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Workshop/garage — Unvented attic & insulation questions

user-795783 | Posted in General Questions on

I live in a mixed-dry area (Lubbock TX). Technically I am within Zone 3B but from a practical standpoint, I am right on the border of Zone 3B & 4B. We average about 18” of rain a year but it’s been much less in recent years.

I am building a detached workshop/garage. The building will be L-shaped with a hip roof. It will be fully insulated as well as heated and cooled. I’ve done some research on the subject of unvented attics but most articles are focused on cold, hot humid, or hot dry climates. I’ve learned just enough to be dangerous but it seems like an unvented attic could work in this mixed-dry climate.

I’ve chosen mineral wool insulation for the walls and would like to use it in the attic as well. The attic will be a fairly low volume attic. The attic will not be used for storage but it will contain HVAC ducts if I can build an unvented attic.

Questions Assuming an Unvented Attic:

1) Can I insulate with mineral wool batts in the rafter bays and in direct contact with the roof deck?

2) Can I split the insulation between the rafter bays and the ceiling? The rafter bays aren’t deep enough for R30 mineral wool batts. I could fairly easily put R15 below the roof deck and another R15 between the ceiling joists. Are there any issues with this approach other than that the HVAC ducts would see more heat gain than if the entire R30 was under the roof? The HVAC ducts will be insulated.

3) How concerned do I need to be with air tightness in this attic? Should I seal the numerous ceiling boxes and the various wire penetrations through the top plate as I would have with a vented attic? Or would it be best to allow some conditioned air to end up in the attic?

4) The rafters are 24” O.C. and the ceiling joists are 16” O.C. Although I haven’t checked everywhere yet, it doesn’t look like mineral wool is locally available in 24” widths without special ordering. Assuming I could split the insulation between ceiling plane and roof, would there be anything wrong with using the mineral wool batts for the ceiling and then using R19 fiberglass batts for the roof? If this works, does it make any difference if the fiberglass is kraft faced or not?

Thanks for the help. It is much appreciated.

DC

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Replies

  1. GBA Editor
    Martin Holladay | | #1

    D.C.,
    Q. "Can I insulate with mineral wool batts in the rafter bays and in direct contact with the roof deck?"

    A. No. That would be a code violation, and you would risk problems with moisture accumulation in your sheathing. If you want an unvented roof assembly, you need to either install rigid foam above the roof sheathing, or spray foam insulation under the roof sheathing. For more information on this issue, see Creating a Conditioned Attic and also How to Build an Insulated Cathedral Ceiling.

    Q. "Can I split the insulation between the rafter bays and the ceiling? The rafter bays aren’t deep enough for R-30 mineral wool batts. I could fairly easily put R-15 below the roof deck and another R-15 between the ceiling joists. Are there any issues with this approach other than that the HVAC ducts would see more heat gain than if the entire R30 was under the roof?"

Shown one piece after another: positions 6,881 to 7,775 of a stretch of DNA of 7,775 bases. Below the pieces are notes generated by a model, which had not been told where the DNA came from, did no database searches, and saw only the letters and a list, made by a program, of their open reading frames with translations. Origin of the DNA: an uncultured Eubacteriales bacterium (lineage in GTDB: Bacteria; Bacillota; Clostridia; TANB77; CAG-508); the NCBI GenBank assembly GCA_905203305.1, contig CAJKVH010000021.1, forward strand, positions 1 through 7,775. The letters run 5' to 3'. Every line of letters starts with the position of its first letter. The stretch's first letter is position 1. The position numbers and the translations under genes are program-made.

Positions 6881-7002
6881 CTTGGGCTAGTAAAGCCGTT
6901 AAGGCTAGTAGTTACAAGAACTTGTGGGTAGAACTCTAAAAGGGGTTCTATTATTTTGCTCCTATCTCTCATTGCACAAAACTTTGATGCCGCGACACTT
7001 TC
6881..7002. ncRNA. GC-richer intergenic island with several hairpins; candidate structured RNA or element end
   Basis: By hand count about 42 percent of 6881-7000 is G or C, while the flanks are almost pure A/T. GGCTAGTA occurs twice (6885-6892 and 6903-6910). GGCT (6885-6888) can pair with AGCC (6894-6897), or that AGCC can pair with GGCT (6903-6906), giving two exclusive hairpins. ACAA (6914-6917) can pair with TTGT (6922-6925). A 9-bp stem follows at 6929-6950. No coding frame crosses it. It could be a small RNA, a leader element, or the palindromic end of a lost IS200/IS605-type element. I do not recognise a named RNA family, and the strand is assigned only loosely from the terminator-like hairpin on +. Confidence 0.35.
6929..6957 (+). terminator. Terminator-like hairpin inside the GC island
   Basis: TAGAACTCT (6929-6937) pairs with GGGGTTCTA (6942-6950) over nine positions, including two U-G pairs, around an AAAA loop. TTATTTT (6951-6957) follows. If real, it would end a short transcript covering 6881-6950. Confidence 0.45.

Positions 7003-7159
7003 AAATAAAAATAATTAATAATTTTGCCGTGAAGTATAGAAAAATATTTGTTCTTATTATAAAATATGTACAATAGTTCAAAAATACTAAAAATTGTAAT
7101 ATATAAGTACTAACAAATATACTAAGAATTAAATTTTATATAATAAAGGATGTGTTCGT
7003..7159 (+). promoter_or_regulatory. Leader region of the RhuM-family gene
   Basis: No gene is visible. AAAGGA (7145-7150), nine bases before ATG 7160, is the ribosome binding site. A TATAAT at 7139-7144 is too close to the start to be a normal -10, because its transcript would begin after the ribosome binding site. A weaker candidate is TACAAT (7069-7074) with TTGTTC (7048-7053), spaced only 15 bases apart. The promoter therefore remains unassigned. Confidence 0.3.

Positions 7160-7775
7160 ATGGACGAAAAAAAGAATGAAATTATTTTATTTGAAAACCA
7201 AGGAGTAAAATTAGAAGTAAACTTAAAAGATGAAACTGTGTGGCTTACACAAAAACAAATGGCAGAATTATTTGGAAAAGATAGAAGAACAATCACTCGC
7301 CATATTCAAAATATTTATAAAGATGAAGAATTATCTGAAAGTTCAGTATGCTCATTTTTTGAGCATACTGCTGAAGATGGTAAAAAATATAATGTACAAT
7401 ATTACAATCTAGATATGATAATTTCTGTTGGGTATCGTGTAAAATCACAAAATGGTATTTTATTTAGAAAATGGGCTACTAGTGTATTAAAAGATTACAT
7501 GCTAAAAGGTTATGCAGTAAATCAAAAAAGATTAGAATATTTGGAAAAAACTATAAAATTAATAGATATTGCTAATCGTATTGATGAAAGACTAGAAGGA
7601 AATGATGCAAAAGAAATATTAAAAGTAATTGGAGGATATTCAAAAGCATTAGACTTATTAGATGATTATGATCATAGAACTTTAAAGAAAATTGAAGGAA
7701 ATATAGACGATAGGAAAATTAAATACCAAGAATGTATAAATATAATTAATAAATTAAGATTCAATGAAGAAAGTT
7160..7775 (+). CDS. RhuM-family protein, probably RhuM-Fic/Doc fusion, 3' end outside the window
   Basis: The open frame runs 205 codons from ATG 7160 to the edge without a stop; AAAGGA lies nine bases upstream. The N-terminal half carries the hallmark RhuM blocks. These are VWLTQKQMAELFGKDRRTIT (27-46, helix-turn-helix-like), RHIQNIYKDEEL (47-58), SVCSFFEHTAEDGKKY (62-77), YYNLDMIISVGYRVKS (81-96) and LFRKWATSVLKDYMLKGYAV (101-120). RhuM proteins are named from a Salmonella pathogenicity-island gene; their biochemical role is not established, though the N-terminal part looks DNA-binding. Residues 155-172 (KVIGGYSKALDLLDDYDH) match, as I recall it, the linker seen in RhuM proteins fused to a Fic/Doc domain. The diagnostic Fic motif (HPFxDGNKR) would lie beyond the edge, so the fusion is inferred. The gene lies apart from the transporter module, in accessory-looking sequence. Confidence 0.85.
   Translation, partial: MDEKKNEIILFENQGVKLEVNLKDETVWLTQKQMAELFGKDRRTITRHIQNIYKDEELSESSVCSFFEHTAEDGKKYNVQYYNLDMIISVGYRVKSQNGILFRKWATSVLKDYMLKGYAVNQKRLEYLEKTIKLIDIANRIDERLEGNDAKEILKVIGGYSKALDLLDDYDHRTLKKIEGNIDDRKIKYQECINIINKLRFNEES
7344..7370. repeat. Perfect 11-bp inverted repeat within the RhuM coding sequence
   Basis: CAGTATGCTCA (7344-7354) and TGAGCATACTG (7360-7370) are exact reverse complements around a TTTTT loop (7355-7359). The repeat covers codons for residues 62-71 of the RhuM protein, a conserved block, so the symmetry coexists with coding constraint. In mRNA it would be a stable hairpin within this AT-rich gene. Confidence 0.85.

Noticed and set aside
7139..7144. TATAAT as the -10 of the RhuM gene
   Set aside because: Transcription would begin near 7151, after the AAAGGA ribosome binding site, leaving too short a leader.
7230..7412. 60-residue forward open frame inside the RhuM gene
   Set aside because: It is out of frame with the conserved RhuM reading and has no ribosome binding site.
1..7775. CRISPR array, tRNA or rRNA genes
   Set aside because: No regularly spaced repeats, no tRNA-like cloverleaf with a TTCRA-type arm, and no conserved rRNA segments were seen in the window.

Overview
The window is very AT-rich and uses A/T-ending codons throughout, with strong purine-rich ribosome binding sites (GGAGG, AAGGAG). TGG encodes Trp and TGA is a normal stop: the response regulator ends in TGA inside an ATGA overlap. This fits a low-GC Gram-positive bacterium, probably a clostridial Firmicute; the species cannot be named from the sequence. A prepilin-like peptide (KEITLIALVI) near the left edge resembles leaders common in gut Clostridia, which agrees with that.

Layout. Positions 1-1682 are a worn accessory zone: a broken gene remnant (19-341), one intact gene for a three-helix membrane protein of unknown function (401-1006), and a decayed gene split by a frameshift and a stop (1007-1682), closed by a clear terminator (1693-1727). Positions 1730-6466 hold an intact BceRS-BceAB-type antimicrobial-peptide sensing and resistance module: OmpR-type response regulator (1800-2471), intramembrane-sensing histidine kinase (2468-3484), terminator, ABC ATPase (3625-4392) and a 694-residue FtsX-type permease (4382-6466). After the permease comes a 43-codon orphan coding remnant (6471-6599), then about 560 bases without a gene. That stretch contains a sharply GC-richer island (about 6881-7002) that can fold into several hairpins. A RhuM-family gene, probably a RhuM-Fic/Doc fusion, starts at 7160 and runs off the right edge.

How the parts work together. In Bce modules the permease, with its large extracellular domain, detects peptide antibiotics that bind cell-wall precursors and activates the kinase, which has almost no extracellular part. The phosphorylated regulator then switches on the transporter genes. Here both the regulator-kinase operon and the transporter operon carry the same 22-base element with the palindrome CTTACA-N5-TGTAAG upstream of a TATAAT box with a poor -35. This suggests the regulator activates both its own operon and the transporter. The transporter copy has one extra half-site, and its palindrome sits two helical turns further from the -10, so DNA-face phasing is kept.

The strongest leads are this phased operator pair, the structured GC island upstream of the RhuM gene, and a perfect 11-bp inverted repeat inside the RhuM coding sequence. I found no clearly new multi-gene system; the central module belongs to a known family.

A. As far as I know, your local building code official can still insist that either your roof assembly or your attic floor must have enough insulation to meet minimum code requirements. There is no provision in the code to add up the R-values of these two different assemblies.

    Q. "How concerned do I need to be with air tightness in this attic? Should I seal the numerous ceiling boxes and the various wire penetrations through the top plate as I would have with a vented attic? Or would it be best to allow some conditioned air to end up in the attic?"

    A. You have to be concerned with the airtightness of your building's thermal envelope. If you move the thermal envelope to the roof assembly (the plane of the rafters), then that is the assembly that needs to be airtight. If you do that, then you don't have to seal leaks in your attic floor.

    Q. "The rafters are 24” O.C. and the ceiling joists are 16” O.C. Although I haven’t checked everywhere yet, it doesn’t look like mineral wool is locally available in 24” widths without special ordering. Assuming I could split the insulation between ceiling plane and roof ..."

    A. You can't.

  2. user-795783 | | #2

    Thanks. I'll just go with a vented attic. I thought that might be the answer but I wanted to see if the thoughts on unvented attics had evolved any since those articles you linked were first written. In this climate, we can get away with things other areas can't such as bathroom exhausts being ducted into attic space so I just wanted to make sure of my plan.

    But that brings up one more question. After price checking, it is going to be less costly to put two layers of R15 on the attic floor as compared to 1 layer of R30. I plan to use flexible ducts from the main plenum to the supply vents. R6 ducts are readily available and I can get R8 ducts for not much more cost if it would help. Given my mixed-dry climate, can I sandwich my air ducts between the two layers of mineral wool?

    DC

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